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Helping a Terminally Ill Person Come to Terms with their Health

A person recently diagnosed with a terminal illness can feel powerless and like they don’t have any control.   It is important to remember to be patient with the terminally ill person, as this is something they will want to continually discuss.  The response of people who have been diagnosed with a terminal illness can run the spectrum of responses.  It is very common for the terminally ill person to experience extreme sadness, denial, mood swings, and anger. 

As the close friend or family member, it is important to acknowledge and recognize your own feelings.  It is also necessary to encourage your relative/friend to talk about their feelings.  Remember, the ill person is not necessarily looking to you to solve their problems or give advice; they just need someone to visit and listen.   Relationships usually don't change when someone has received a terminal diagnosis.  Build in the strengths in the relationship that were in place before the diagnosis was given.  If you were a person who provided comic relieve throughout your relationship with the individual, continue to provide a few good laughs.  If you went to movies, or talked on the front porch, continue to be available.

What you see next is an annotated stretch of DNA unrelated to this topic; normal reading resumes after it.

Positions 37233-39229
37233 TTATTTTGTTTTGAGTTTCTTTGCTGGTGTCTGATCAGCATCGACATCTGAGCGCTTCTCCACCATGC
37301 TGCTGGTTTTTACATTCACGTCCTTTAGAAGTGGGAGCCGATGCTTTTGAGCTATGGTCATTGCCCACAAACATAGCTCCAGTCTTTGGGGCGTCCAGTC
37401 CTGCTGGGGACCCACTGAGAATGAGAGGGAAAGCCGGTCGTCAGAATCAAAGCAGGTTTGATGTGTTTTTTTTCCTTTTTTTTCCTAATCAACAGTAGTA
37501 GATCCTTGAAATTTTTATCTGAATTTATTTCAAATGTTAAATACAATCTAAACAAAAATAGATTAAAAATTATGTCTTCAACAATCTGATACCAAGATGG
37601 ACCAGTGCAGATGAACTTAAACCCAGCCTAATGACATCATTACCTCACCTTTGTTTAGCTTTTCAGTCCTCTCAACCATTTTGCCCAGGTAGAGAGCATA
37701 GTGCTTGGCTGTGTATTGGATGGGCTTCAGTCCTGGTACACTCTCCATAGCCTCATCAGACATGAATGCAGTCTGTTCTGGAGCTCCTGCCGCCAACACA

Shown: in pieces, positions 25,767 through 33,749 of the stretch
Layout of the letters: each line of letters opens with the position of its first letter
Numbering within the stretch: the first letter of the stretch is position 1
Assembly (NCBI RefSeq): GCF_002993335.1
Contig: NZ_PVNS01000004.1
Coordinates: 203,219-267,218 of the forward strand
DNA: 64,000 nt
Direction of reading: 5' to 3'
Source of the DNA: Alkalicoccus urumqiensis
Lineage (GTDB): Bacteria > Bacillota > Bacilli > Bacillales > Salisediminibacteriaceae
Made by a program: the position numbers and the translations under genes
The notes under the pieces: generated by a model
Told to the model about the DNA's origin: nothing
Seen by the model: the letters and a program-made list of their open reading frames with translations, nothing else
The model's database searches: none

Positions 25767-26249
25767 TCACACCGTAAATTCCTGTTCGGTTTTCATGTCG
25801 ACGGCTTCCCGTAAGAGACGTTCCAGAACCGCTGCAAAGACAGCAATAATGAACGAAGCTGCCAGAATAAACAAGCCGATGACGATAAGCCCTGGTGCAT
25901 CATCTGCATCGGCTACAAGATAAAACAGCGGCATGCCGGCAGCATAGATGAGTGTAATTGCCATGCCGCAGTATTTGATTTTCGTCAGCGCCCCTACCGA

Allow your relative or friend be a part of any decisions that are made regarding their health. Find out what they want, and let them make decisions and support their desires.   Help your family member of friend research information regarding their illness and what they can expect in the coming months.  If the person is overwhelmed, you can conduct the research yourself, and then attend the Dr. visits with them armed with your new information.  Find experts and possible support groups so they can have other people to discuss their feelings and plans.  It is also nice if the ill person has something to look forward to each week.  Consider arranging an activity or visitors as this will give the person a sense of excitement.

Sometimes pre-planning funerals can help terminally ill patients feel a sense of comfort and control during this difficult time.  The patient may also take comfort in knowing that they are helping to take stress and pressure off of loved ones by making important decisions about their final arrangements.  There are several options that you can discuss, such as whether to have a funeral or memorial service, cremation, casket selections, funeral program designs, poems, scriptures and much more.

As the illness progresses, it may appear the person is having difficulty letting go.  Ask the person if there is any one person in particular they would like to see or have visit.  Depending on the person’s religious beliefs, they may want to talk to a clergy member.

These suggestions will help the person find closure in their lives.  If the person seems to be afraid to be alone, it is okay to tell them you will be with them, and it is okay to let go.



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